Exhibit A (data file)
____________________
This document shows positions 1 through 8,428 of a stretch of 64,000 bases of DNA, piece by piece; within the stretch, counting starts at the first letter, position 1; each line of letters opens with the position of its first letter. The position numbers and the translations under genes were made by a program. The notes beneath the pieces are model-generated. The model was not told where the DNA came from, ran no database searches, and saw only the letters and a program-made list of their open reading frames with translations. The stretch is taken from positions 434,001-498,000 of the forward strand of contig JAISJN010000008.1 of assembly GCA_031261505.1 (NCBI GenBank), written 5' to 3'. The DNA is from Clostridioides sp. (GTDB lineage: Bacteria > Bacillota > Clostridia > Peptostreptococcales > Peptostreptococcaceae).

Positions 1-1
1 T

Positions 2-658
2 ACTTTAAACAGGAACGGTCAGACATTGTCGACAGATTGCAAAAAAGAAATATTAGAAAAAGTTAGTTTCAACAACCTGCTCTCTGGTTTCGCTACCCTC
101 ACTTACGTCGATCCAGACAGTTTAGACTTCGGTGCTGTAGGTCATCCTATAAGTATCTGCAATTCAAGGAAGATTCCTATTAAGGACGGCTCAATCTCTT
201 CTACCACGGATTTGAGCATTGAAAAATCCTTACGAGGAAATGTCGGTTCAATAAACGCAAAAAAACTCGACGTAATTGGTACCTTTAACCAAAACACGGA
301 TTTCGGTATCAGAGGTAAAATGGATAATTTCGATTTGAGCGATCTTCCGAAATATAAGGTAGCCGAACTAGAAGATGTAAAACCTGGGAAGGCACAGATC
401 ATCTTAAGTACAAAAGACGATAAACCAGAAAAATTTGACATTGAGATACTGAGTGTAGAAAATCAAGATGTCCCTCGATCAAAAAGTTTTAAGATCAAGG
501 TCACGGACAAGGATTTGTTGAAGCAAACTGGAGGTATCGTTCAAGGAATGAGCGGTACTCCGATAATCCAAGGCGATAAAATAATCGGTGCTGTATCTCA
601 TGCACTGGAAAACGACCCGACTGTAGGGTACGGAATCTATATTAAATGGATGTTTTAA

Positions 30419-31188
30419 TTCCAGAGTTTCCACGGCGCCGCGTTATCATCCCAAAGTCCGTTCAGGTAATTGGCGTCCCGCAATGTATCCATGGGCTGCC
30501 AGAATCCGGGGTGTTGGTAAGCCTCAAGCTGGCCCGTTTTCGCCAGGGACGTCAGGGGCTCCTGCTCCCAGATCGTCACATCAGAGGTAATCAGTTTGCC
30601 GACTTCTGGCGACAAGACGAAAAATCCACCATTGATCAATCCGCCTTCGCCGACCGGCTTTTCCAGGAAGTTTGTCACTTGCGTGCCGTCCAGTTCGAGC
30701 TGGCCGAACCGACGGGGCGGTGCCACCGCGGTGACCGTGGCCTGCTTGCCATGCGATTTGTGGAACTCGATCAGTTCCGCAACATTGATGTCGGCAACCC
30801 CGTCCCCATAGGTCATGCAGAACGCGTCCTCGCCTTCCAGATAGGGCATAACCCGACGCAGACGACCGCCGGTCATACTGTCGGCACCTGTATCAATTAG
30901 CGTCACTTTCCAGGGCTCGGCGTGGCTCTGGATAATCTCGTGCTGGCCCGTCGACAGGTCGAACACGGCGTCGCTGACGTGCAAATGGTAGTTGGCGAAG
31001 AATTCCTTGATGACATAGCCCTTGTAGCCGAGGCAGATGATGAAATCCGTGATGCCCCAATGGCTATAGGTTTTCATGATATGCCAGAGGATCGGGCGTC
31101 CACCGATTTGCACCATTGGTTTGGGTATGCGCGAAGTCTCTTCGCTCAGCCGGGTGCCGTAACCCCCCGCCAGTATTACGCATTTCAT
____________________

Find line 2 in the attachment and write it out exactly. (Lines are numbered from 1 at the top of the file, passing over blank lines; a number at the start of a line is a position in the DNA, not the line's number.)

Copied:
Positions 1-1